The Fourth Amendment to the U.S. Constitution protects citizens from unreasonable searches and seizures. This means that police cannot search you or your property without a warrant or probable cause.
So what happens if law enforcement officers violate this protection? Is there anything you can do if police illegally searched you and you were convicted of a crime based on the evidence they found? A recent California Supreme Court decision proves that you should never give up on your case if your rights were violated.
Can Police Search You During a Traffic Stop?
The case (People v. Macabeo, 2016 DJDAR 11973) involved a man who was riding his bike in Torrance. Under Vehicle Code Section 21200, bicyclists in California must follow the same rules of the road as drivers. So when the man rode past a stop sign without stopping, he was stopped by police officers.
This traffic violation is a minor infraction, but the officers treated it like a serious crime. They patted down the man and found his cellphone. Without his consent, the officers went through the man’s phone and discovered images of child pornography.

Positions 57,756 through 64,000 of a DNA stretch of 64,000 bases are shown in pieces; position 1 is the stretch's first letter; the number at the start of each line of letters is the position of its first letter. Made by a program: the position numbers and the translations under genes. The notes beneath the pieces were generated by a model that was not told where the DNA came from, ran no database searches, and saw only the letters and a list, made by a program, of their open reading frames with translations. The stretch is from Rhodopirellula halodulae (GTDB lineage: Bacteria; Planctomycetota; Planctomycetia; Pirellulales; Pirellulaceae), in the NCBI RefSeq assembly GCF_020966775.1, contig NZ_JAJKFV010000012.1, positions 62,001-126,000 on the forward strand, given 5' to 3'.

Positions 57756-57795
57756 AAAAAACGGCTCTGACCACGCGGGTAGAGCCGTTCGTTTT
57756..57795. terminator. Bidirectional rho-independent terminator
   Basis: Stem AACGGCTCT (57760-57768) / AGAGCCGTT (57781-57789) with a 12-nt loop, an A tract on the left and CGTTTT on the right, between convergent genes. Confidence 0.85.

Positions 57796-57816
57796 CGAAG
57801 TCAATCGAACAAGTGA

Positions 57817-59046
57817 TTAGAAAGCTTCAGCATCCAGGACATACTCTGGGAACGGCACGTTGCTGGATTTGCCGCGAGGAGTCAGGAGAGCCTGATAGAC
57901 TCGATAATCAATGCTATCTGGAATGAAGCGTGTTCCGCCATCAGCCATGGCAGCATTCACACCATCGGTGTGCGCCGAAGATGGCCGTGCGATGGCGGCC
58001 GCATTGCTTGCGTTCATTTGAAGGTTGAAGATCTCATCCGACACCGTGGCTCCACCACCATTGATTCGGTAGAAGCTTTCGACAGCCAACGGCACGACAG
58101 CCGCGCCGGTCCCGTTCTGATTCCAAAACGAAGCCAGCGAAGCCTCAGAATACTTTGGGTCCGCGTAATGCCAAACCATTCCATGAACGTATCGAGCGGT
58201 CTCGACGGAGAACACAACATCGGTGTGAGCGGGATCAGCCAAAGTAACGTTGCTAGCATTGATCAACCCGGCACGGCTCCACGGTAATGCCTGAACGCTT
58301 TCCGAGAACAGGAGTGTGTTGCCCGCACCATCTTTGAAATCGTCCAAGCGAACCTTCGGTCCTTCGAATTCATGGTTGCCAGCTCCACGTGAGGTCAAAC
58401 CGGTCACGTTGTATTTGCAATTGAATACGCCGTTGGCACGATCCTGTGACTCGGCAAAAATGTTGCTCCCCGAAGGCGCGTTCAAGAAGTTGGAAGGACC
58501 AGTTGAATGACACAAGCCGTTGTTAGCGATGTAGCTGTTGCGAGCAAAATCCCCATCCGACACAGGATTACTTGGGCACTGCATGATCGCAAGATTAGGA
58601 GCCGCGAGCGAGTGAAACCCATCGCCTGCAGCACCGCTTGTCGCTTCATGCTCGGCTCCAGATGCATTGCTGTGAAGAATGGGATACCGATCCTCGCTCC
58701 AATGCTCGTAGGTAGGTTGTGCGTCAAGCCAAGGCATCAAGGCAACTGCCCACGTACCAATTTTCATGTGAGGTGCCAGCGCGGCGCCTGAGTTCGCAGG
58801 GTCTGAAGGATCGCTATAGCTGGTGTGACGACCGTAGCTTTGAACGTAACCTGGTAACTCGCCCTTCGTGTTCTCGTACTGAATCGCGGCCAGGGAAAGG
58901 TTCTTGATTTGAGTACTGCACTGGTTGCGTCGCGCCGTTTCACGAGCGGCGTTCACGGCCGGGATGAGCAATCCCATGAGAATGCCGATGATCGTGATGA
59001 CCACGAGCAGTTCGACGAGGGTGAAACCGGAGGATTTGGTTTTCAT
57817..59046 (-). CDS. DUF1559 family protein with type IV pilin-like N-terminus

The man was arrested and charged with child pornography possession. However, the defendant felt that his Fourth Amendment rights were violated when police searched him during a routine traffic stop. Did police have a reason to search him without first obtaining a warrant?
Police Can’t Search Your Cellphone without a Warrant
Based on the belief that the search he was subjected to was illegal, the man appealed the denial of a motion his lawyer had brought to suppress the evidence in trial court. However, the Second District Court of Appeal upheld the lower court’s decision. Many people would give up after this, but the defendant and his appellate lawyer took the case all the way to the California Supreme Court. Continue reading →